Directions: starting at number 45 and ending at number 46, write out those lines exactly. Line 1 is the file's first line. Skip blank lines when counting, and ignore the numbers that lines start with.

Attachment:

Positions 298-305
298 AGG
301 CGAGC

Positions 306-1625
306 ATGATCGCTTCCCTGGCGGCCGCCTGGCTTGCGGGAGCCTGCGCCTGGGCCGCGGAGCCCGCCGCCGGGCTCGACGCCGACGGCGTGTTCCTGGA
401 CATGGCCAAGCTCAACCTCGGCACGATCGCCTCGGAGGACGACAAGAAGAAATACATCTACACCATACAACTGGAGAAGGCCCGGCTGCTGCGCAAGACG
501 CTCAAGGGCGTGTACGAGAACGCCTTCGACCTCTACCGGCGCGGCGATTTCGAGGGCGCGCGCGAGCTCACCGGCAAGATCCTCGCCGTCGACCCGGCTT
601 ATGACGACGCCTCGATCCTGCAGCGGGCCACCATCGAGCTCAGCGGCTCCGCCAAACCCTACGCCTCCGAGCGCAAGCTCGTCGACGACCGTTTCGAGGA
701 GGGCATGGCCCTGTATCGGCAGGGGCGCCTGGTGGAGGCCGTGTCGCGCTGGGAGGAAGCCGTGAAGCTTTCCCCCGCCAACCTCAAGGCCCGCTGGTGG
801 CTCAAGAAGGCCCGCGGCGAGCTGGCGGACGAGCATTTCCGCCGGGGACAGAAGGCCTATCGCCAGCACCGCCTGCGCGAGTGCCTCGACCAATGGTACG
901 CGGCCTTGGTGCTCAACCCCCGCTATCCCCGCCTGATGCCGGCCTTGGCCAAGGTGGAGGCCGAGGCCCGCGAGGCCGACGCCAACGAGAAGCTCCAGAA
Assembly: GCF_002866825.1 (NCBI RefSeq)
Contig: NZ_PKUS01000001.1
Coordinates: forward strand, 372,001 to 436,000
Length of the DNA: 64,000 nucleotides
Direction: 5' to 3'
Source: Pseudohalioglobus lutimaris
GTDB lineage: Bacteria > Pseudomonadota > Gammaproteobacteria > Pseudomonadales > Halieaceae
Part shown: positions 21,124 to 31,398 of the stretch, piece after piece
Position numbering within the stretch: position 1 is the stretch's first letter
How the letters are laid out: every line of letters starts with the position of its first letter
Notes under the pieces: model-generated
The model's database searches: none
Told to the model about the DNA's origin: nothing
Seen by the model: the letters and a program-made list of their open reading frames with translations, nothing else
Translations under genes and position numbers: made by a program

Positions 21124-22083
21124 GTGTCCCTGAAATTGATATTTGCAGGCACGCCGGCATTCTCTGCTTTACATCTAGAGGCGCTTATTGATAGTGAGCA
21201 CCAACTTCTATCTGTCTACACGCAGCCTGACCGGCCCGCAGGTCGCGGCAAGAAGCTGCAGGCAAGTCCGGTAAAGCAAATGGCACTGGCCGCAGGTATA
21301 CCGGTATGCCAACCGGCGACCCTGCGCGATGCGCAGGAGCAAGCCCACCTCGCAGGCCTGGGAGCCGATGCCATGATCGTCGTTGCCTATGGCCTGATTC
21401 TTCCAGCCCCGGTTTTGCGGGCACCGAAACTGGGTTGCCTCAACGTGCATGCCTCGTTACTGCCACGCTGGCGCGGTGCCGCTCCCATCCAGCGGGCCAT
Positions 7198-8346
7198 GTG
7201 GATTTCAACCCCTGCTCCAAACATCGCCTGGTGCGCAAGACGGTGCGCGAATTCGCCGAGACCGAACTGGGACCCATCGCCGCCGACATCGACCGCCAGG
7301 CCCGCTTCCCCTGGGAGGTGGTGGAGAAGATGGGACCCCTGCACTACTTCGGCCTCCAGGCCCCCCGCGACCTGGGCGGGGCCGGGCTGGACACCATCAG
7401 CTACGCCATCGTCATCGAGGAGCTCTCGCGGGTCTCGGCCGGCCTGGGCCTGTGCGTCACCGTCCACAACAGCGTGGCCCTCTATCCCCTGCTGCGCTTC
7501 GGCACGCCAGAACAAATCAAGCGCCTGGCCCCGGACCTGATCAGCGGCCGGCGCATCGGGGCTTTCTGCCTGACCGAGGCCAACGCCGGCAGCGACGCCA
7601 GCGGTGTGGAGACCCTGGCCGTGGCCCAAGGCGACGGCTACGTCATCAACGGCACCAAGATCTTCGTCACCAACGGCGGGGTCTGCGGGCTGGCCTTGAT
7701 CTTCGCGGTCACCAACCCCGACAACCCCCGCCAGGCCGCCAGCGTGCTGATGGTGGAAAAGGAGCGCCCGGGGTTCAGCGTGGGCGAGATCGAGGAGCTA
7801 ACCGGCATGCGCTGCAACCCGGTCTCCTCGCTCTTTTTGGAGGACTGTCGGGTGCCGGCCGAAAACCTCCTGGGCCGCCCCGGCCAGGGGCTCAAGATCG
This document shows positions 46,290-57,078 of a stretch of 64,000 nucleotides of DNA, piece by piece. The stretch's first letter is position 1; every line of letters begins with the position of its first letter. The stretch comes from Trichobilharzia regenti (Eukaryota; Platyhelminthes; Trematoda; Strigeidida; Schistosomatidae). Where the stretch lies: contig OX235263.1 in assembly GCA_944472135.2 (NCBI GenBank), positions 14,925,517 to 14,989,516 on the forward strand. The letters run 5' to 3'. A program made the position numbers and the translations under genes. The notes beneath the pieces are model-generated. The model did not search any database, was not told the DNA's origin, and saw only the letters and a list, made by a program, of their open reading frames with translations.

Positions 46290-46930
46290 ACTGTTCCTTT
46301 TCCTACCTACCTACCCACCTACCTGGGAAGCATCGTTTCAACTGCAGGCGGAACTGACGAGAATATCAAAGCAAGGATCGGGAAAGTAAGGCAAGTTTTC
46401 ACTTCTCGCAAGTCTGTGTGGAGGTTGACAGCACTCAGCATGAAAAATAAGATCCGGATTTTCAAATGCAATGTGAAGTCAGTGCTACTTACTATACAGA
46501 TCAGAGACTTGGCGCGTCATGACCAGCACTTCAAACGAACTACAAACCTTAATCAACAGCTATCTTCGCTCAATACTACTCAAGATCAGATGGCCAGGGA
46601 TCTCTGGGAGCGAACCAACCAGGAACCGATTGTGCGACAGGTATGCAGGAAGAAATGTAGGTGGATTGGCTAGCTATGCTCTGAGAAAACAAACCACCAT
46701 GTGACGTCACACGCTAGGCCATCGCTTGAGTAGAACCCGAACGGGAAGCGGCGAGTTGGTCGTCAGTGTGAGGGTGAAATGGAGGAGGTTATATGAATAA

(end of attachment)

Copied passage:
46401 ACTTCTCGCAAGTCTGTGTGGAGGTTGACAGCACTCAGCATGAAAAATAAGATCCGGATTTTCAAATGCAATGTGAAGTCAGTGCTACTTACTATACAGA
46501 TCAGAGACTTGGCGCGTCATGACCAGCACTTCAAACGAACTACAAACCTTAATCAACAGCTATCTTCGCTCAATACTACTCAAGATCAGATGGCCAGGGA